1 of 3 siblings gets 32 years for Colo. shootout

FILE - This photo combo made from file photos provided Wednesday, Aug. 10, 2011 by the Pueblo County Sheriff's Office shows, from left, Ryan Edward Dougherty, 21, Dylan Stanley-Dougherty, 26, and Lee Grace Dougherty, 29. Three Florida siblings accused of shooting at a police officer and staging a daring bank robbery in a multistate crime spree are facing sentencing on charges stemming from their shootout and capture in Colorado. (AP Photo/Pueblo County Sheriff's Office, File) Enlarge photo

FILE - This photo combo made from file photos provided Wednesday, Aug. 10, 2011 by the Pueblo County Sheriff's Office shows, from left, Ryan Edward Dougherty, 21, Dylan Stanley-Dougherty, 26, and Lee Grace Dougherty, 29. Three Florida siblings accused of shooting at a police officer and staging a daring bank robbery in a multistate crime spree are facing sentencing on charges stemming from their shootout and capture in Colorado. (AP Photo/Pueblo County Sheriff's Office, File)

WALSENBURG, Colo. – One of three Florida siblings wanted in a multi-state crime spree was sentenced Monday to 32 years in prison for a shootout in Colorado.

Dylan Stanley-Dougherty received the maximum prison sentence for his guilty plea to one charge of first-degree assault. His brother and sister were set to be sentenced later Monday.

The siblings are accused of shooting at a police officer and staging a daring bank robbery in a cross-country crime spree that included Georgia and Florida. The manhunt for them ended in Colorado – the sentencing in Walsenburg effectively ends their stay in this state as Georgia authorities await their extradition.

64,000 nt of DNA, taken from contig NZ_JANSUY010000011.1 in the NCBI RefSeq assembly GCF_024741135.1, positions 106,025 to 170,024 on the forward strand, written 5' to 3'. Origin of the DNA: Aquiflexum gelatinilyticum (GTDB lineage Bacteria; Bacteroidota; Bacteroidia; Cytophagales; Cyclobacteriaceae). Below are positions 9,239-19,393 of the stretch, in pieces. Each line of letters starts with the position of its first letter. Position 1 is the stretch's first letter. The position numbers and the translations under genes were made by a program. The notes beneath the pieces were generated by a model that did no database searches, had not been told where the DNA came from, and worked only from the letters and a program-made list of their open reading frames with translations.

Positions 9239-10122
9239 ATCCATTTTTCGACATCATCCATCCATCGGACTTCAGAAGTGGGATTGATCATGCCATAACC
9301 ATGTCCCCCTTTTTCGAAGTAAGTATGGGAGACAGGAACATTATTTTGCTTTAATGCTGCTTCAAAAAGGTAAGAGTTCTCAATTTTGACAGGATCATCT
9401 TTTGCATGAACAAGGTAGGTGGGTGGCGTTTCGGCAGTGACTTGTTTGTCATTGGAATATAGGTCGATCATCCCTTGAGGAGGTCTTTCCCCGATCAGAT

The 27-year-old Dylan earlier pleaded guilty to charges related to the Aug. 10 freeway chase and shootout with police in southern Colorado, as did Lee Grace Dougherty, 29, and younger brother Ryan Dougherty, 22.

Once the judge in Colorado hands down all of their sentences, the U.S. Marshals Service will transport them to Albany, Ga., for a court hearing on May 15, making it likely they’ll be transferred from state to federal custody within days, if not hours of sentencing.

U.S. Marshals Service spokesman Steve Wallisch declined to comment, citing security concerns.

Dylan pleaded guilty to one charge of first-degree assault and faces up to 32 years in prison. Ryan pleaded guilty to five counts of menacing and faces up to 20 years in prison.

Lee Grace Dougherty pleaded guilty to first-degree assault and two counts of menacing. She faces a maximum of 28 years in prison.

As part of plea deals, Colorado prosecutors agreed to drop multiple counts of attempted second-degree murder that could have carried a maximum of 48 years in prison on each count.

Prosecutors also agreed to allow the judge to consider sentences that would allow the siblings to serve their Colorado prison time concurrently with any sentences they may get if convicted of pending charges in Georgia and in Florida.